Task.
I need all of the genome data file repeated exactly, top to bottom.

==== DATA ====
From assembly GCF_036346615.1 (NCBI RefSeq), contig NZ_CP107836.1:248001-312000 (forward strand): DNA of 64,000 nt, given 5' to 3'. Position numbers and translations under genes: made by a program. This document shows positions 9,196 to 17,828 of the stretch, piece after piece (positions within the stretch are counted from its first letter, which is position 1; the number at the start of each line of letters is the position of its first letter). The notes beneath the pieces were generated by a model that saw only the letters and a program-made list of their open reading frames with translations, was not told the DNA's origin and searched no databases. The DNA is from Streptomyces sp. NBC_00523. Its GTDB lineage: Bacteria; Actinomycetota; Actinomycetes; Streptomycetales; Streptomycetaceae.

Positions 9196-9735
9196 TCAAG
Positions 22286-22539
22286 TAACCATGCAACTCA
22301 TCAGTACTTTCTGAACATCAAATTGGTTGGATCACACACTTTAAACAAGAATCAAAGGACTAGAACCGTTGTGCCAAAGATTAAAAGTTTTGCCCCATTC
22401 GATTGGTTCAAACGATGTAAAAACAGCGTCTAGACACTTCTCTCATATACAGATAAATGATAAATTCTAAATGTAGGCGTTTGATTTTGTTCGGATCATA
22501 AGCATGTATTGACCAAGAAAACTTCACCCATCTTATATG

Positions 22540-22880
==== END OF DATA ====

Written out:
From assembly GCF_036346615.1 (NCBI RefSeq), contig NZ_CP107836.1:248001-312000 (forward strand): DNA of 64,000 nt, given 5' to 3'. Position numbers and translations under genes: made by a program. This document shows positions 9,196 to 17,828 of the stretch, piece after piece (positions within the stretch are counted from its first letter, which is position 1; the number at the start of each line of letters is the position of its first letter). The notes beneath the pieces were generated by a model that saw only the letters and a program-made list of their open reading frames with translations, was not told the DNA's origin and searched no databases. The DNA is from Streptomyces sp. NBC_00523. Its GTDB lineage: Bacteria; Actinomycetota; Actinomycetes; Streptomycetales; Streptomycetaceae.

Positions 9196-9735
9196 TCAAG
Positions 22286-22539
22286 TAACCATGCAACTCA
22301 TCAGTACTTTCTGAACATCAAATTGGTTGGATCACACACTTTAAACAAGAATCAAAGGACTAGAACCGTTGTGCCAAAGATTAAAAGTTTTGCCCCATTC
22401 GATTGGTTCAAACGATGTAAAAACAGCGTCTAGACACTTCTCTCATATACAGATAAATGATAAATTCTAAATGTAGGCGTTTGATTTTGTTCGGATCATA
22501 AGCATGTATTGACCAAGAAAACTTCACCCATCTTATATG

Positions 22540-22880